Mennonites are pacifists, so we can’t use physical violence to achieve our goals. So, how do we get our way? Well, by winning an argument of course! We use words, not swords.
In order to make a good argument, however, we need to learn to be logical and not resort to reasoning errors. Therefore, to aid Mennonites in this quest, the Daily Bonnet has created this handy guide to common logical fallacies (i.e. bad arguments), each one explained in a way that Mennonites can easily understand.
- ad hominem – This is a personal attack in place of an argument. When your opponent runs out of good arguments, they usually resort to insults. For example, Mrs. Friesen argues that vereneki is better boiled than fried. Since Mrs. Penner can’t think of a comeback, she simply retorts, “Waut es mit die, du ola Schnodda Näs!” (What is it with you, you old snot nose!”)
- ad populum – This is arguing on the basis of popularity, but it’s not a good argument. Even though all church decisions are made by committee, it doesn’t matter how many people believe in something, that doesn’t make it true. The whole world could believe Menno Simons was a mermaid, that wouldn’t make it true…although that would be pretty awesome!
- appeal to pity – This fallacy is when you’re using pity and emotion rather than logic to win an argument. So, for example, Mr. Klippenstein wants to get a new hitching post in front of the MCC shop. Instead of using a rational argument to make his case, he appeals to pity and says, “Na, junges, you wouldn’t want your old Opa to have to hitch his horses in front of the Co-ops across the street now would you?”
- appeal to tradition – This is self-explanatory. Just because something is traditional, doesn’t mean it’s correct. This is basically the Mennonite defence for everything: gender roles, church start times, Mr. Toews’ parking spot. Everything seems to be defended by simply saying, “Ach, that’s the way we’ve always done it yet!” It’s a bad argument.
- false dilemma – A false dilemma is when someone provides an artificially limited number of options in order to make one (previously undesirable) option seem more desirable. “You don’t want to eat chicken livers tonight? Well, it’s either you eat your chicken livers or you’ve got manure-spreading duty for a month. You decide!”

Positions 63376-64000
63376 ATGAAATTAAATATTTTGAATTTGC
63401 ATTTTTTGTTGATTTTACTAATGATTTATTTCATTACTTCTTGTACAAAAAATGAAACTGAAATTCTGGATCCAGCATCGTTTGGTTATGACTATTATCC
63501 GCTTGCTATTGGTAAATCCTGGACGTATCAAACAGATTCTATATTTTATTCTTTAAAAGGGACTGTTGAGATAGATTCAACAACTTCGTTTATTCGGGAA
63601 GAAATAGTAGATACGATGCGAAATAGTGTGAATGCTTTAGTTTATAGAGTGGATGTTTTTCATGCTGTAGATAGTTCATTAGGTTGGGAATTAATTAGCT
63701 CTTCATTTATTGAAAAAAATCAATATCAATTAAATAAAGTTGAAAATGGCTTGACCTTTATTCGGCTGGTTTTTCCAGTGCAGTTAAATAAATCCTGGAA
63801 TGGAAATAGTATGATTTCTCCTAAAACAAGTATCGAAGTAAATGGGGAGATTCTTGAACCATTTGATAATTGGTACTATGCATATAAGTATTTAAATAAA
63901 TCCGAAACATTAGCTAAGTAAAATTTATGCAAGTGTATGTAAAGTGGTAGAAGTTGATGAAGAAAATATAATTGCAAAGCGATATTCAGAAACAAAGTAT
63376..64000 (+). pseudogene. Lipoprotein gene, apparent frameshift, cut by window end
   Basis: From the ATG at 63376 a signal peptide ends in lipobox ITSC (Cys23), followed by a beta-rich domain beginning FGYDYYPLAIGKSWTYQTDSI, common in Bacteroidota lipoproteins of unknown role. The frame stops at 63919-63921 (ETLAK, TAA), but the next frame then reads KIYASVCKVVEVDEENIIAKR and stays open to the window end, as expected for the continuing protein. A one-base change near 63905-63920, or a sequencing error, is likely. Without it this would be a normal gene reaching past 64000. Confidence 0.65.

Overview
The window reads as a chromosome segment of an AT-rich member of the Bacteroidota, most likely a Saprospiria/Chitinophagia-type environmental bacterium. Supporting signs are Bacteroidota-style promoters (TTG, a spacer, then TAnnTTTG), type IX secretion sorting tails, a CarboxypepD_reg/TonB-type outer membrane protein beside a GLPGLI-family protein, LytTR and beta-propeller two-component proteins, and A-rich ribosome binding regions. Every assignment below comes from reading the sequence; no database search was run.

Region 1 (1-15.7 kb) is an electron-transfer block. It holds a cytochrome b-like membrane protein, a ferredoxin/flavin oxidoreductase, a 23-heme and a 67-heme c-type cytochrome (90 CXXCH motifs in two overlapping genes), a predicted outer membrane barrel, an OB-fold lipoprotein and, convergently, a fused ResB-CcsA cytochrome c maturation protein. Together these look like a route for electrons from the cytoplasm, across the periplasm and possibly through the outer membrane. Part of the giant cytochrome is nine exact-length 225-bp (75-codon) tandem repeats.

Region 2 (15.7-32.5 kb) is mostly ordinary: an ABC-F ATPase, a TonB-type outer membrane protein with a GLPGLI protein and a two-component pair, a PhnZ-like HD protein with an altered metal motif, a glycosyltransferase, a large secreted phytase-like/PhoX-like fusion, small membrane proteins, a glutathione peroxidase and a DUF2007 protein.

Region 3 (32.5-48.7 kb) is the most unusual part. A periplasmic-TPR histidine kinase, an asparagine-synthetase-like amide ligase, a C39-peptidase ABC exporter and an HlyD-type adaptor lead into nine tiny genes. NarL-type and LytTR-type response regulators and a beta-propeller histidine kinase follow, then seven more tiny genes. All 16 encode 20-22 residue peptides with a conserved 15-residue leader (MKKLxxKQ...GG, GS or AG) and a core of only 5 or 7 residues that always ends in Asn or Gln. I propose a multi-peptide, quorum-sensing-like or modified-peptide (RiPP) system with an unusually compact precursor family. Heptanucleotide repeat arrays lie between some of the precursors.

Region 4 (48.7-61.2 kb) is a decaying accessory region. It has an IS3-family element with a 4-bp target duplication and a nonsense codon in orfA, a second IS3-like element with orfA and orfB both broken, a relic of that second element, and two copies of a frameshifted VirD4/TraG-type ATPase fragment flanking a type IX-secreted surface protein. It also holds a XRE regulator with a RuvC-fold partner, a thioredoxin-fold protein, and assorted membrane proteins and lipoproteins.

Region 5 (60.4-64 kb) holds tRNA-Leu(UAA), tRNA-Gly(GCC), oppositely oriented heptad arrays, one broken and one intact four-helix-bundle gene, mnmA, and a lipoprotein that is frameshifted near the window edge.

- personal incredulity – This is when someone argues that something must be wrong just because they, personally, don’t find it believable. Your uncle does this one a lot, I’m sure. “Women wearing pants? Makes no sense to me!” or “Drums in church? It doesn’t give such!”
- red herring – Mennonites don’t eat a lot of fish, but we do use a lot of red herrings. This is the use of distraction to change the subject from the original argument. So, for example, Andrea Wiebe says that the church should order 12 dozen raisin buns for the next funeral because they ran out the last time. In typical old Mennonite man fashion, Mr. Doerksen retorts, “Yeah, well, who’s going to shovel the sidewalk in front of the building?!” The meeting is then diverted into a lengthy conversation about icy sidewalks and Miss Wiebe’s original perfectly reasonable request is completely forgotten.
- slippery slope – The slippery slope fallacy occurs when someone argues against one thing on the unfounded basis that it will lead to something worse. “You want people to be able to purchase a glass of wine with their meal? Well, if we allow that, then the next thing you know we’ll be legalizing cocaine, we’ll all become addicts, then there’ll be no one to harvest the grain, our entire society will collapse, and Kleefeld will never be the same again!”
- straw man – This is when you distort someone’s argument to make it easier to defeat (like a straw man). Say, for example, Mrs. Loewen argues that the church should allow women to enter the building without a head covering. Mr. Plett, retorts, “Yeah, well, you’d probably like to come into church completely naked.” I’m afraid, Mr. Plett, you’ll have to do better than that, as this statement is a fallacy.
- tu quoque – From the Latin for “you also.” This is related to ad hominem, because it’s a personal attack in which you point out someone’s hypocrisy in order to diminish their argument. However, an argument must be judged on its own merit. Being a hypocrite does not negate an argument. Like when Mr. Peters suggested changing the communion wine to non-alcoholic Welch’s grape juice but Mr. Fehr pointed out that Mr. Peters was the biggest boozer in town so who is he to talk. And then Mr. Peters said that Mr. Fehr’s wife Alice was known to down her fair share of real Mexican vanilla. And then Mrs. Fehr said that Mr. Peter’s wife Susan enjoys those brandy beans at Christmas a little too much, “not to mention the rum balls and boozy fruit cake,” and then Mrs. Peters said that….you get the idea.
So, there you have it! The next time you see a Mennonite friend making a fallacious argument, just link them to this article. Problem solved. Oba yo!